We spoke with Sasha, who at 37 years old, has been on a 22-year journey of pain since her first period began in her teenage years. After a false diagnosis of IBS and false-positive scans, she was officially diagnosed over a three-year journey. But what does post-diagnosis life look like for this mum of two as she balances motherhood, homelife and a hectic career?
My journey started when I was 21 although when I look back I can remember issues when on my period that clearly must have been due to my endometriosis. In 2006 I started experiencing a lot of pain in my pelvic area as well as extreme bloating. I just assumed it was period related as it only affected me whilst on my period. As then months went on the pain became more frequent and I decided to go see my GP who diagnosed me with IBS. Whilst on medication for that the pain continued to the point I could barely lift my head up from my desk at university, so I went back and pushed for another opinion. I was then sent to the hospital for further tests/scans that all came back clear and fine. I was then told I was just unlucky to have painful periods.
In 2008 I joined Cigna (a global health insurance company) and one of the major benefits was private healthcare. As the pain continued daily and I was managing via strong painkillers, getting nowhere with the NHS, I decided to use my insurance and was referred to a specialist in Glasgow. On my first visit as soon as I started describing my symptoms, he said it was endometriosis and scheduled me for a laparoscopy where I was diagnosed. All in it took me about three years, which compared to others wasn’t too bad.
I first noticed symptoms at 21, however looking back I can now see they definitely started much earlier. I remember being put on the pill at 15 due to heavy periods, cramp and very bad mood swings. I am now 37.
I have tried everything from general over the counter pain relief to false menopause. What works for me now is daily use of tramadol to keep the pain at a manageable level as well as maintaining a healthy lifestyle such as eating well and walking. Before lockdown I was weightlifting five days per week and I noticed a massive improvement in my symptoms. I think this was due to being in a better place mentally as when I am stressed or worried, etc I find that my symptoms worsen. When I’m actually on my period I cannot get through it without heat pads or hot water bottles. I also find that I need to get much more sleep than normal, so resting as much as possible helps.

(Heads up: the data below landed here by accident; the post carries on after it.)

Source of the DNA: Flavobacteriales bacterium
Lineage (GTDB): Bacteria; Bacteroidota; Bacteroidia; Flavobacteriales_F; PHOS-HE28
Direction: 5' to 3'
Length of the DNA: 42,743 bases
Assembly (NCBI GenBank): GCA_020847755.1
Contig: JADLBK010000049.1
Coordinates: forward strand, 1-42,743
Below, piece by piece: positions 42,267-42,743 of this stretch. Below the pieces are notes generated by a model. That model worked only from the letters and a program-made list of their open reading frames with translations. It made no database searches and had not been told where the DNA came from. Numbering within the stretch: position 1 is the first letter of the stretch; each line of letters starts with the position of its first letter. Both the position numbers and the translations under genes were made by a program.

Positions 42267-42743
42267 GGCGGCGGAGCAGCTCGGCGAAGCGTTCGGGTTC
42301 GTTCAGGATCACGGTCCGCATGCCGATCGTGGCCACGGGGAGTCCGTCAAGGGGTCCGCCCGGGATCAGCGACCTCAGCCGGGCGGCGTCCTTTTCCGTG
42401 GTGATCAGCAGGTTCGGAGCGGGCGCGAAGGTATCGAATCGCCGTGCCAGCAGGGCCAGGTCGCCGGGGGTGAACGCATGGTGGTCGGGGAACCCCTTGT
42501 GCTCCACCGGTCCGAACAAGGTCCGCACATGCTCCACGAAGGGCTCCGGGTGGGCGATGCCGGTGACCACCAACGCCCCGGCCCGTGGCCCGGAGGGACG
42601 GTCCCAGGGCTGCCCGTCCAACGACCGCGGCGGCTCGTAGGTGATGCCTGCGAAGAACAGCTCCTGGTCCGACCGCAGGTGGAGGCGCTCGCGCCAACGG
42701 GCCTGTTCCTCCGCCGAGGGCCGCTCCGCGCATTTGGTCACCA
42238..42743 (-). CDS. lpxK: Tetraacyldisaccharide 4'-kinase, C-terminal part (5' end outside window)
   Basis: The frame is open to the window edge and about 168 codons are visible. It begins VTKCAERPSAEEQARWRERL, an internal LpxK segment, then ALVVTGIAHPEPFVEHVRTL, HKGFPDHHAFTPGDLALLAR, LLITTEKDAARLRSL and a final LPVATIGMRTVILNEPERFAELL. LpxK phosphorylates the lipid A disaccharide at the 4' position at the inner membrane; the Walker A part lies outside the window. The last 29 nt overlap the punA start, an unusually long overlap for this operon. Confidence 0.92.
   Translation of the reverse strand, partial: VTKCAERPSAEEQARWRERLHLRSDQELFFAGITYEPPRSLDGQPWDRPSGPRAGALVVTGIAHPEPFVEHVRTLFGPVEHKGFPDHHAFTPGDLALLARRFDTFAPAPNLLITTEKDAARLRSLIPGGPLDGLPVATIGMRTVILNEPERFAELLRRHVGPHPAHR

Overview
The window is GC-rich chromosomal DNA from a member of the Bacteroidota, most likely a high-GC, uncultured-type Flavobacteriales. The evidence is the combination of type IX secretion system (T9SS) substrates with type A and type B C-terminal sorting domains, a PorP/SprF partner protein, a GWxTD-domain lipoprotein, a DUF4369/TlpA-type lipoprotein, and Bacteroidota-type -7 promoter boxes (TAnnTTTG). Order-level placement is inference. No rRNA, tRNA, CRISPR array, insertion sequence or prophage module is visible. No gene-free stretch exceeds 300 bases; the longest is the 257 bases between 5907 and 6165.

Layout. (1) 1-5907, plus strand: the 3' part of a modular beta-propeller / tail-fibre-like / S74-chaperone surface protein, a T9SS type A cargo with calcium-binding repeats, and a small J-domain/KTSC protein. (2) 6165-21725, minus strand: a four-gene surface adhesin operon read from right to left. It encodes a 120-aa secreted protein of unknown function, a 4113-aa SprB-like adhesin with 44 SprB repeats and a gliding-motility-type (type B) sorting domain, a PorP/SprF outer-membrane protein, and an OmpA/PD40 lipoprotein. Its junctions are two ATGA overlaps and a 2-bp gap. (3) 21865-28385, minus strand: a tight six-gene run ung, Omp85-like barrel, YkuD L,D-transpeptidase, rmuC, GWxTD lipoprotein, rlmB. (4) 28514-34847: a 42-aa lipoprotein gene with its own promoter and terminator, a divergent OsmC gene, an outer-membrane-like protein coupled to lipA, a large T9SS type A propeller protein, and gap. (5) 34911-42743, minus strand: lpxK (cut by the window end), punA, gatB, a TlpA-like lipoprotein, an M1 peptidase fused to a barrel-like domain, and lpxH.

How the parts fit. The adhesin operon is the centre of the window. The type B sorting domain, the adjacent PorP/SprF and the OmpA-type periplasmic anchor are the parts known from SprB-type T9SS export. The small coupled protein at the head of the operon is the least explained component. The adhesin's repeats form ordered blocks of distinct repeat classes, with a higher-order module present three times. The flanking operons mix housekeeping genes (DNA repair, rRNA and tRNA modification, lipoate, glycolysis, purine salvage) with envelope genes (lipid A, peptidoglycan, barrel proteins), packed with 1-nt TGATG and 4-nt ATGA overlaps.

I have tried everything that they can give me. I’ve had seven laparoscopies for ablation of endometriosis, different types of contraceptive pill, coil, painkillers, esmya (which puts you into false menopause), acupuncture, tumeric tablets, and endometriosis diet. All gave me short term relief or a placebo effect. What works now is tramadol and the pill microgynon which I do not take a break from, so I don’t have a period.
That it can be extremely debilitating and for some it controls your life in so many different ways, yet because it is not a visible illness many people find it hard to really understand what you are going through. Also, when we say we are cramping it is 100% not like normal cramp and I feel like this is then downplayed of just how bad the pain really is. I also think it is extremely important for employers to understand and learn more so they can provide their employees with the support they need, as this can be a huge problem and many find that their jobs are impacted significantly.
It has affected it hugely - especially work as I have needed a lot of time off due to flare ups or surgery recovery, and at the beginning of my diagnosis I was constantly referred to occupational health due to a high absence rate. Thankfully in my workplace it is now recognised as a chronic condition and falls within the Disability Act so I am no longer having these issues and they are extremely understanding now. My personal life has been impacted a lot throughout, having to cancel days/nights with friends due to being in pain. I can also get extremely down during these flare ups which can sometimes affect my relationship with my partner as my mood fluctuates.
I found the best resource to be on Instagram. The community on there is amazing and it feels so comforting to see others who are going or have gone through similar experiences. I also find when I get a new medication, I will ask others on here if they have tried it to get real life feedback. I have made many friends in the endometriosis Instagram support space, and I am so thankful for that as in my darkest times I never felt alone. There was always someone who would listen and sometimes that’s just all you need.
Endometriosis UK - https://www.endometriosis-uk.org/
Endometriosis UK Facebook support groups – search on Facebook for your local group
Endometriosis UK Instagram support groups – search on Instagram
The Endo Monologues - https://www.theendomonologues.com/
Trutherus - https://www.instagram.com/trutherus/
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